If the cycle contains \(node_k\). Then let's see the cycle. Assume \(node_j\) is the earliest node of this cycle's node(i.e. the first node appear among all nodes of the cycle). To form a cycle, there must be at least one incoming edges to \(node_j\), which must from a node \(node_v\) which is also on the cycle. Because the edge from \(node_v\) to \(node_j\) is incoming to \(node_j\), then we can know \(node_v\) exists before \(node_j\). But \(node_j\) is the earliest node on the cycle. There is a contradiction. This situation is impossible.

Now we can know, all these two situations are impossible, then the assumption is wrong. So that, there is no cycle in \(G_{k}\)

2 - Proof of maximum number of outgoing edges from any vertex is as small as possible

After a greedy choice in a iteration, say the following variables:

\(maxout_g\): the value of max outgoing edges in the graph using greedy choices;
\(maxout_o\): the optimal value of the max outgoing edges in the graph after this iteration;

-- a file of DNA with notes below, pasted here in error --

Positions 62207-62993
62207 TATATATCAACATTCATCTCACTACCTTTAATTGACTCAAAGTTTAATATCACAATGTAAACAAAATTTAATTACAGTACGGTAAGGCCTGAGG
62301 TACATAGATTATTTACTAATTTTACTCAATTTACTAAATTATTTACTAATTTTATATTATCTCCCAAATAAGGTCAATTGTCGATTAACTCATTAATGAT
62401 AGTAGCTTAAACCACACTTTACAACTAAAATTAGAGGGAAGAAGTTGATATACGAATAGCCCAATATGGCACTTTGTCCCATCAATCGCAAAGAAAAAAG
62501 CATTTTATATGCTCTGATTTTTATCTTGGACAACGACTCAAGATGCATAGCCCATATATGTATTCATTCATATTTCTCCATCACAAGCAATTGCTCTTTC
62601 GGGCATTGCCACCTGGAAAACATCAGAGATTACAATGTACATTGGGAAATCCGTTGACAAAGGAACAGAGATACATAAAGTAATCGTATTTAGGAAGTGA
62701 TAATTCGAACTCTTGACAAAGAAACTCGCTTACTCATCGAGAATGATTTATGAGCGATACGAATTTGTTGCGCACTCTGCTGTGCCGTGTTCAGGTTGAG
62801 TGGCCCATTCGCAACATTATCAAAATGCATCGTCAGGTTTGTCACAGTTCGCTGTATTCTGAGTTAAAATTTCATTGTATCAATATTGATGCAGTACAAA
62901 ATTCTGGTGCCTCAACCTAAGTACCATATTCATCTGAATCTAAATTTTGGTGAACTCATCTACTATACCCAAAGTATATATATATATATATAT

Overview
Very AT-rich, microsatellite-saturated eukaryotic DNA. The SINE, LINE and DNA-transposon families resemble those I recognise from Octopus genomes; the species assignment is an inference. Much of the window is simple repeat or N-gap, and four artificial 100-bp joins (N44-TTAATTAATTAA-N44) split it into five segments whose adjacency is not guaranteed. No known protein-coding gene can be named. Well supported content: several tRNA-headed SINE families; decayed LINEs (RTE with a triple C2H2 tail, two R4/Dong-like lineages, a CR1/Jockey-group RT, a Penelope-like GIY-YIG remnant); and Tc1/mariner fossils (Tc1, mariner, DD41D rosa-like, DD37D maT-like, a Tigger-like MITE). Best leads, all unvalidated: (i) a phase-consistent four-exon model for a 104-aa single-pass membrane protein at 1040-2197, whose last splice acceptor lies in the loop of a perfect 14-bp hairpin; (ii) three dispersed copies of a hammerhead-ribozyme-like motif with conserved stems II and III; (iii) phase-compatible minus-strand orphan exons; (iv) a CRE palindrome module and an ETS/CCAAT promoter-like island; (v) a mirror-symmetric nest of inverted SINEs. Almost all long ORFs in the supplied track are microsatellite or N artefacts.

\(node_i\): a node in the graph generated by greedy algorithm so far with outgoing degree \(maxout_g\).

There two possible cases are shown as follows:

Case 2.1: \(maxout_g = maxout_o\)

They we can find that the greedy choice is one of the optimal solution. This algorithm works for this problem.

Case 2.2: \(maxout_g \ne maxout_o\)

In this case, we can get that:

\[
maxout_g = maxout_o + c (c>0)
\]. Because the outgoing degree of \(node_i\) is \(maxout_g\), there are at least \(maxout_g\) nodes around the \(node_i\). Outgoing edges from \(node_i\) can be pointed to these nodes around it. Let's say the nodes around the \(node_i\) which connect with it by outgoing edges from \(node_i\) is \(nodes_{around-i}\).